Application of Smart Card fare payment data to bus network planning in London, UK
Author(s)Seaborn, Catherine Whitney
Massachusetts Institute of Technology. Dept. of Civil and Environmental Engineering.
Nigel H.M. Wilson.
MetadataShow full item record
This research contributes to an emerging body of literature on the application of smart card data to public transportation planning. It also addresses interchange planning, a key component of public transportation network planning that has lately received renewed interest as evidenced by planning literature on integrated and intermodal networks. The research objective of assessing the potential application of smart card data to bus network planning is met, first, by a review of existing data systems and the bus network planning approach at Transport for London (TfL). Then, three potential interchange combinations: bus-to underground, Underground-to-bus, and bus-to-bus are examined to gain an understanding of interchange behavior in London and to formulate recommendations for elapsed time thresholds to identify interchanges between journey stages for each passenger on the TfL network. Other TfL data are compared with the results of linking journey stages into complete journeys based on these elapsed time thresholds. Finally, the complete journey data are applied to bus network planning case studies that illustrate the value of new contextual and quantitative information that would be available to network planners using smart card data without necessitating additional data from other sources such as Automated Vehicle Locators or Automated Passenger Counters.(cont) Recommended elapsed time thresholds for identifying interchanges across the London network are: 20 minutes for Underground-to-bus interchanges, 35 minutes for bus-to underground interchanges, and 45 minutes for bus-to-bus interchanges, but a range of values that account for variability across the network are provided. Key findings about intermodal travel behavior in London include evidence of complex bus travel patterns during the Midday and PM Peak time periods and of land uses near Underground stations influencing interchange behavior. Moreover, complete journey data result in approximately 2.3 daily public transportation journeys per passenger, 1.3 journey stages per public transportation journey, and 25 percent of Underground journeys including a linked bus journey stage. Finally, examples of new contextual information for bus network planning include connectivity of bus routes, intermodality of bus journeys, duration of bus access journeys, and duration of Underground to-bus interchanges. New quantitative information about the number of passengers transferring between two bus routes can be used in cost-benefit analyses of service changes to the bus network.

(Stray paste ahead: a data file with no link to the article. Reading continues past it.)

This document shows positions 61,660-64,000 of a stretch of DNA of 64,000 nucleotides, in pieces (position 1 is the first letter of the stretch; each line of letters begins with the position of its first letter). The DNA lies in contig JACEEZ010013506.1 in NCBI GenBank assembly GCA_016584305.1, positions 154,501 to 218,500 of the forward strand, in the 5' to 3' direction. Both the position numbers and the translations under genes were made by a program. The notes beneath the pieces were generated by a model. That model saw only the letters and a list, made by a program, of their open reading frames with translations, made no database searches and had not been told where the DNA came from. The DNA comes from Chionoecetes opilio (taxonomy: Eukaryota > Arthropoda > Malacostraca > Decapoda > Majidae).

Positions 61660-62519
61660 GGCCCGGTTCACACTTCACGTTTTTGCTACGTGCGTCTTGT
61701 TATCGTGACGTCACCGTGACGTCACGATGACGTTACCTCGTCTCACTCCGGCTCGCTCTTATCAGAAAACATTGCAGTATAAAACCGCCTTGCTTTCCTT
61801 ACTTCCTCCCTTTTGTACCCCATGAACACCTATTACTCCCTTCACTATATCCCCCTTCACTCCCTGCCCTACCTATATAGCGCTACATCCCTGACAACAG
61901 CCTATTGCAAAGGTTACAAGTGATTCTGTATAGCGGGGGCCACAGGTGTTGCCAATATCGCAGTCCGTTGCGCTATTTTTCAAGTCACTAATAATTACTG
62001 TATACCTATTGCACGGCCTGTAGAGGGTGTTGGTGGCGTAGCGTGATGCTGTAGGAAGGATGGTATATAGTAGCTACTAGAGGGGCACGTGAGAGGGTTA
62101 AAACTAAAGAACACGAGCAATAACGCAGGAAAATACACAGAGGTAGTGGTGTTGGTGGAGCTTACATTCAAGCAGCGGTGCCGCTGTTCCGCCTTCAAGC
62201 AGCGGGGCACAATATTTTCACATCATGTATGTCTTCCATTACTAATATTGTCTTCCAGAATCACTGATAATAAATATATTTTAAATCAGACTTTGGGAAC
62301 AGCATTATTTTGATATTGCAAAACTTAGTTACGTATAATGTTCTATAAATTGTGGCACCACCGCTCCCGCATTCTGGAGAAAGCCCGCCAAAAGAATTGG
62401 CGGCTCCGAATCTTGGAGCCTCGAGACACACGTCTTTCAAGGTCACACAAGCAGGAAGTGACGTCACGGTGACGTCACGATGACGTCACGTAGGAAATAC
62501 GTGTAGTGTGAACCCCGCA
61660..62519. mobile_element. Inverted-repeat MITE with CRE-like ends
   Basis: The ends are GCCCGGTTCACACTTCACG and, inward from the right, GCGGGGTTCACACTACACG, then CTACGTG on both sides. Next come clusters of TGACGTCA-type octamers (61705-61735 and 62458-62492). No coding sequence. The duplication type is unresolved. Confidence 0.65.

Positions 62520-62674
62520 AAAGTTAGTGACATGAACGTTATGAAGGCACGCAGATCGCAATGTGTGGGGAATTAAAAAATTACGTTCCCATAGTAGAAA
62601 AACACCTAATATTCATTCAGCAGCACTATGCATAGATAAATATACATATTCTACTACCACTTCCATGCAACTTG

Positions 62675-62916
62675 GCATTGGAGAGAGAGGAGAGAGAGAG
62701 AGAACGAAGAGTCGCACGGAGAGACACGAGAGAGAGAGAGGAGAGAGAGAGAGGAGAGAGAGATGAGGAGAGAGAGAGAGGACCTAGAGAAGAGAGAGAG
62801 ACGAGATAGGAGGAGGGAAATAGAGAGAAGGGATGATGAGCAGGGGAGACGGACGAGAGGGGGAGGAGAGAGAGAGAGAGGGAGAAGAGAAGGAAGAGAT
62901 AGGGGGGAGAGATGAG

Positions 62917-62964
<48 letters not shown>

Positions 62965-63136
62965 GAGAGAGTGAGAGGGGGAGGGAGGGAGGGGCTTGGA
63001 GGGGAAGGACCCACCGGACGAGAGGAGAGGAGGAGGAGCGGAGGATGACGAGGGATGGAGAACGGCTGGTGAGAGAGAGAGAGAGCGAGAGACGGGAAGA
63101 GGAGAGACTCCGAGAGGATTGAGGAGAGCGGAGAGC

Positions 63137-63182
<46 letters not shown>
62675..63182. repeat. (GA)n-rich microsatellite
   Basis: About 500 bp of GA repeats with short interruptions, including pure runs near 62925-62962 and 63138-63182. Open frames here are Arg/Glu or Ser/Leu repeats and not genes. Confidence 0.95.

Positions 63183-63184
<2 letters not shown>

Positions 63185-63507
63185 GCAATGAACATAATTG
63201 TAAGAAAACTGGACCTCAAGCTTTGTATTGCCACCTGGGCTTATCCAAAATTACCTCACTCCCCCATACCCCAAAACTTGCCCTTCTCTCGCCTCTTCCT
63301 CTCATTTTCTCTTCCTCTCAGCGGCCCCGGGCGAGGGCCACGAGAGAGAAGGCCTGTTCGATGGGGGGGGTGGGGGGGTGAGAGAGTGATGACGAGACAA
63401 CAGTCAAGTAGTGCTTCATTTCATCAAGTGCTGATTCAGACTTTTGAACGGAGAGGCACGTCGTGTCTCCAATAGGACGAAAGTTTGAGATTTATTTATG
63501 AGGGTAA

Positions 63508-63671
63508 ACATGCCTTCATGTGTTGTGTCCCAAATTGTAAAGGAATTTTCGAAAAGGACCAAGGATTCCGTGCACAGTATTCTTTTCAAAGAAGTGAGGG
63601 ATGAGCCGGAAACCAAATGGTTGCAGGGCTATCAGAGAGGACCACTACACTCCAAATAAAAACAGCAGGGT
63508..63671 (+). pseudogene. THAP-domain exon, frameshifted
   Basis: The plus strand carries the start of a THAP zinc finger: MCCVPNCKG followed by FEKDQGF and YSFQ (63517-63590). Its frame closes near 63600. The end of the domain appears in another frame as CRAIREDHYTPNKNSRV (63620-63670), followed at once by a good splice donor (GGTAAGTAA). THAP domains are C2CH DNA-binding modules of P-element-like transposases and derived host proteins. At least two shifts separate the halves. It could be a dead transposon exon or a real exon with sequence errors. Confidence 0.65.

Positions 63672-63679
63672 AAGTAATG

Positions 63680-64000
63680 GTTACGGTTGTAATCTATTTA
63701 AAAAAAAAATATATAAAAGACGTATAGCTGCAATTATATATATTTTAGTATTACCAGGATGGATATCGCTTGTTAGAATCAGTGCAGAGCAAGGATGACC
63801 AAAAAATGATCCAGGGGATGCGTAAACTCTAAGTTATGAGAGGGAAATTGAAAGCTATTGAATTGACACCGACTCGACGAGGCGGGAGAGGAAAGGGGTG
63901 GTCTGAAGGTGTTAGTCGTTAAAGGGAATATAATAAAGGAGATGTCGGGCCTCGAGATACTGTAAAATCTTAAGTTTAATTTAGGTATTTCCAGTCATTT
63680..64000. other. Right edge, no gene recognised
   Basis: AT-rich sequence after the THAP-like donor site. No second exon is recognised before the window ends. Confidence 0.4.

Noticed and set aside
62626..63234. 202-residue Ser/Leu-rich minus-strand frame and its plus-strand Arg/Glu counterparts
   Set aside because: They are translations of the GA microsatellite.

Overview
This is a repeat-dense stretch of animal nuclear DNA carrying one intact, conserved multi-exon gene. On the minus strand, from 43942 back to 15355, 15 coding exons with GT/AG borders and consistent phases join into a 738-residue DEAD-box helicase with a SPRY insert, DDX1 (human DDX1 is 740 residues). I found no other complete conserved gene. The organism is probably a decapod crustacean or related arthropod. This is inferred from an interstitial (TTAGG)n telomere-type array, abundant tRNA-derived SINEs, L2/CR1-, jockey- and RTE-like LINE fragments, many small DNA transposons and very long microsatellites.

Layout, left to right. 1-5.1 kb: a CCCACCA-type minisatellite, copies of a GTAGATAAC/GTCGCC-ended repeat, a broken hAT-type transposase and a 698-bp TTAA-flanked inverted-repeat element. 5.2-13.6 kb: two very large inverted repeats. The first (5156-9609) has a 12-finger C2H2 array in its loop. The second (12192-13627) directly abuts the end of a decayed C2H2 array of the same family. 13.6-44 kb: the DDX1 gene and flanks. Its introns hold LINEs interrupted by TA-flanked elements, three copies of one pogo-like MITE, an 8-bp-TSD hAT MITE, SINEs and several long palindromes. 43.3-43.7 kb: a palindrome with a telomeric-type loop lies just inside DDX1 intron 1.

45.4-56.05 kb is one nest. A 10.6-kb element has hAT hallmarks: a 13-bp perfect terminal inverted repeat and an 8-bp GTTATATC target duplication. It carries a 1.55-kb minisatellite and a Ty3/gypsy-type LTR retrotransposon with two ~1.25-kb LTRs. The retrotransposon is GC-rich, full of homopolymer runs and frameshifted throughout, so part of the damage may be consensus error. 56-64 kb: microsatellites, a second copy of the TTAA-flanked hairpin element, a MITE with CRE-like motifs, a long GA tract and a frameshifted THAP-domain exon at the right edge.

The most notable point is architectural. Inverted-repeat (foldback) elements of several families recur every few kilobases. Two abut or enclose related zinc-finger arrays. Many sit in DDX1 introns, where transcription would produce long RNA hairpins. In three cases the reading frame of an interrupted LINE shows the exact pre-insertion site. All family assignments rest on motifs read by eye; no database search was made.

Thesis (M.C.P.)--Massachusetts Institute of Technology, Dept. of Urban Studies and Planning; and, (S.M. in Transportation)--Massachusetts Institute of Technology, Dept. of Civil and Environmental Engineering, 2008.Includes bibliographical references (p. 131-133).
DepartmentMassachusetts Institute of Technology. Dept. of Urban Studies and Planning.; Massachusetts Institute of Technology. Dept. of Civil and Environmental Engineering.
Massachusetts Institute of Technology
Urban Studies and Planning., Civil and Environmental Engineering.